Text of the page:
by George Monbiot in The Guardian…Every hour is now an “if only” moment: offering a better chance of avoiding collapse than the hour that follows. Grim as our time on Earth is, future generations will look back on it as a golden age. A golden age of wildlife, of mild weather, stability, prosperity, of opportunities to act. Our living world is a grey shadow of what it once was, but a vibrant paradise in comparison with what it will be. Unless, unless.
Answer from Nathanial in the interview…..Innovation, knowledge and policy are key interlinked areas for GRP to ensure that we advance and strengthen resilience. Embracing resilience encourages innovation in finding new and flexible solutions that can adapt to changing circumstances. This fosters a culture of experimentation and learning, which is essential for addressing complex challenges effectively. A strong scientifically-backed understanding of resilience, including measuring and testing resilience is also fundamental. This includes ensuring that resilience encompasses more than just “bouncing back” to the status quo, but that it also encompasses adaptive and transformative capacities and allows systems to continue to evolve in spite of shocks and stresses.
from the Executive Summary UNEHS…Today, we are moving perilously close to the brink of multiple risk tipping points. Human actions are behind this rapid and fundamental change to the planet. We are introducing new risks and amplifying existing ones by indiscriminately extracting our water resources, damaging nature and biodiversity, polluting both Earth and space, and destroying our tools and options to deal with disaster risk.
by Kate Yoder in Grist…Of course, there’s no guarantee that a better system will replace the vulnerable, unequal one after a collapse. “You still have to do the work of putting in the reforms, and having the support of those in power, to be able to actually set and reinforce these kinds of revisions,” Hoyer said. “So I would argue, if that’s the case, let’s just do that without the violence to begin with.”
by Travis Hartman, et al. in Reuters…After Hawaii’s worst wildfire killed scores of people in August, local and federal agencies are reckoning with the toxic chemicals created when a built environment burns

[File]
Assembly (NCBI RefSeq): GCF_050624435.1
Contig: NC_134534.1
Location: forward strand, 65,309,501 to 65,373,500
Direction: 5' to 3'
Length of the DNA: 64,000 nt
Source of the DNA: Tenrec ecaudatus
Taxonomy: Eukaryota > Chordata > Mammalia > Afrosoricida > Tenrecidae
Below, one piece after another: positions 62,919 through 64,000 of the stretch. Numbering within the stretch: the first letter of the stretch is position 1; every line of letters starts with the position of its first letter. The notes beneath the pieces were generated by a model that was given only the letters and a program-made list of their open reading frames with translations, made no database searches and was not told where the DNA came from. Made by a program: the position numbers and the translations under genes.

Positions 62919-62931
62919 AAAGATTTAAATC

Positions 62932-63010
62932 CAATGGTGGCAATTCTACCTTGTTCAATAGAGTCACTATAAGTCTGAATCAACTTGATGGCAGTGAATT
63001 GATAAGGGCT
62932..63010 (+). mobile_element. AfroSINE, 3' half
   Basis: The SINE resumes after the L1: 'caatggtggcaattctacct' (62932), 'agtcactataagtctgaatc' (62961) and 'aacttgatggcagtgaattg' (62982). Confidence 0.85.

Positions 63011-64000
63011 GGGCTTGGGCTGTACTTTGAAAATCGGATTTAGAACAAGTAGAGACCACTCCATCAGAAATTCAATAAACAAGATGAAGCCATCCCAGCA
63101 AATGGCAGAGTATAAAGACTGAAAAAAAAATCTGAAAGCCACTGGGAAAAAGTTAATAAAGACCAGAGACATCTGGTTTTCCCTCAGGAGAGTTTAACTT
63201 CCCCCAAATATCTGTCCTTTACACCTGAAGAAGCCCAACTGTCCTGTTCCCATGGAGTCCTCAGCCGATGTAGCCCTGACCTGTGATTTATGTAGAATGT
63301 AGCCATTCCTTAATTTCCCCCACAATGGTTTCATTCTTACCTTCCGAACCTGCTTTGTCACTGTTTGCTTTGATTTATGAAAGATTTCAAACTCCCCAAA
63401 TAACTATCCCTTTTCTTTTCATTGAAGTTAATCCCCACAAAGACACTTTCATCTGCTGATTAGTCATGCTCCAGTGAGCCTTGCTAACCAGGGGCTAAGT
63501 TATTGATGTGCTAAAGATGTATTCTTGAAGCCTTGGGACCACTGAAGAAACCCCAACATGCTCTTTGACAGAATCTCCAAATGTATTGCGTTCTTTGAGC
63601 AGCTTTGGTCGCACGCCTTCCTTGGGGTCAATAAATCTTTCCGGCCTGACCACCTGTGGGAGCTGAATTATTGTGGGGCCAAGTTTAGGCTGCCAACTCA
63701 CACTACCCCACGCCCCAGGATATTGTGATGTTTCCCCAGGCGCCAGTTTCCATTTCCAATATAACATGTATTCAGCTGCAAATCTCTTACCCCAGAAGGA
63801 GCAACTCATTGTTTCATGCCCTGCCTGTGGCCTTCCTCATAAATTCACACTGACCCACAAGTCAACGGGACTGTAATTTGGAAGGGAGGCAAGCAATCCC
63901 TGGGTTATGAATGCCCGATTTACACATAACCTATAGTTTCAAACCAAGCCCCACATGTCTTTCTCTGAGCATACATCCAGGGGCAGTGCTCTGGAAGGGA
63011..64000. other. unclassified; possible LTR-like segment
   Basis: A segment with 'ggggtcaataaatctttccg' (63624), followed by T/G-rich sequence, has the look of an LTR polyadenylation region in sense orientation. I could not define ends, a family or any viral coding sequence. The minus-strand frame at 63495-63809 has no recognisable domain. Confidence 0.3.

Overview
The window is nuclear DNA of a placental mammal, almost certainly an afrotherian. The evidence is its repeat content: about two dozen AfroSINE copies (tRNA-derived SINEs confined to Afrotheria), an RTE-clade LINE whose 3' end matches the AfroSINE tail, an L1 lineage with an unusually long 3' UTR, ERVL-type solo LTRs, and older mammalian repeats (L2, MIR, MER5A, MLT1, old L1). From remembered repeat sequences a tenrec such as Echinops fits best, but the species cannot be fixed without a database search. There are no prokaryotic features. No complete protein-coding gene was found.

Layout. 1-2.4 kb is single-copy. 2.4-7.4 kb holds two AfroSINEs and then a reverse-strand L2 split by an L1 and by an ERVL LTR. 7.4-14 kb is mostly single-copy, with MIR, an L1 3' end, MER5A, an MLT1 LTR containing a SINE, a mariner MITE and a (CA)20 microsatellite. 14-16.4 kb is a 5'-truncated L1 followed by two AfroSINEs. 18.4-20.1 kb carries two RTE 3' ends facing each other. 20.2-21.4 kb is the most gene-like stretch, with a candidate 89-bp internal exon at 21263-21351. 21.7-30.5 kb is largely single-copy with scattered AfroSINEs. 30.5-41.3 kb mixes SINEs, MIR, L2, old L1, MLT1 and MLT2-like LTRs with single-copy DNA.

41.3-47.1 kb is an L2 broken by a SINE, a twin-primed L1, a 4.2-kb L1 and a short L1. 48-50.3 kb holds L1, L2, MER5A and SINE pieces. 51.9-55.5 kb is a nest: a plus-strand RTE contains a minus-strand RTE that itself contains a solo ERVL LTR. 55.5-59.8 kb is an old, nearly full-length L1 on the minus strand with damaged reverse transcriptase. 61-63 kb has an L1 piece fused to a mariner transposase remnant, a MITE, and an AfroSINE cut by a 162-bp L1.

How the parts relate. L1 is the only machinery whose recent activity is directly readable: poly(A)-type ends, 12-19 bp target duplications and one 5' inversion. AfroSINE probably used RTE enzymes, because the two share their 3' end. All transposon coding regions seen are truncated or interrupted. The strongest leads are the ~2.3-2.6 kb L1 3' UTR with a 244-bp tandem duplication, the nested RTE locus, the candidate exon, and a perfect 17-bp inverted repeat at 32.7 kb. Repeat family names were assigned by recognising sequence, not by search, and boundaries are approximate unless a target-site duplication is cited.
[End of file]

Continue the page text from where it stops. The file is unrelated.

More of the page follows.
by Richard Heinberg in Resilience.org…Whatever is coming will be as historically unique as our present circumstances. The ever-louder rumblings from just over the horizon suggest that, whatever it is, it’s not far off.
in Phys.org…”Unhappily it is now reappearing with the worsening of the drought,” Carneiro said. “Having our rivers back (flooded) and keeping the engravings submerged will help preserve them, even more than our work.”
by Gita Viswanath in On Eating….Defying the doctor’s predictions, mother recovered sufficiently enough to get rid of the NG tube. Alas! She insists she cannot taste anything now!
By Thomas Homer-Dixon on The Cascade Institute…Most obviously, given that Earth’s worsening energy imbalance seems to be emerging as the single most powerful driver of crises across multiple ecological, economic, and social systems, humanity needs to cut greenhouse gas emissions to near zero as fast as possible. Realistically, though, we won’t cut them deeply enough soon enough to keep the imbalance from having devastating impacts, not least on the world’s food supply.
By Michael J. Albert…A much-needed work of global futures studies, Navigating the Polycrisis brings the rigor of the natural and social sciences together with speculative imagination in order to illuminate and shape our global future.
By Gordon Brown, et al in Permacrisis….The longer a problem goes unresolved, the worse it will get; that’s what happens in a permacrisis – and that’s why we must act now.
by William J Ripple in BioScience…..Rather than focusing only on carbon reduction and climate change, addressing the underlying issue of ecological overshoot will give us our best shot at surviving these challenges in the long run. This is our moment to make a profound difference for all life on Earth, and we must embrace it with unwavering courage and determination to create a legacy of change that will stand the test of time.
BY W. S. MERWIN Gray whaleNow that we are sending you to The EndThat great godTell himThat we who follow you invented forgivenessAnd forgive nothing I write as though you could understandAnd I could say itOne must always pretend somethingAmong the...
by Jorn Birkmann in Nature…..Through international research and local collaborations, the Institute of Spatial and Regional Planning at the University of Stuttgart is changing the way the world prepares for a future of extremes.
by Zeke Hausfather in The New York Times…Staggering. Unnerving. Mind-boggling. Absolutely gobsmackingly bananas.
from Lloyd’s futureset and Cambridge Centre for Risk Studies…Without collaboration, protection and risk mitigation, the potential impacts of extreme and systemic weather events could prove devastating to the global economy. Our ‘Extreme weather leading to food and water shortage’ scenario uses modelling and analysis to expose the potential cost of a weather and food event unfolding over the next five years, at three different levels of severity. The analysis is based on the historic impacts of climate events and uses plausible projections to demonstrate economic and insurance impacts over the next five years..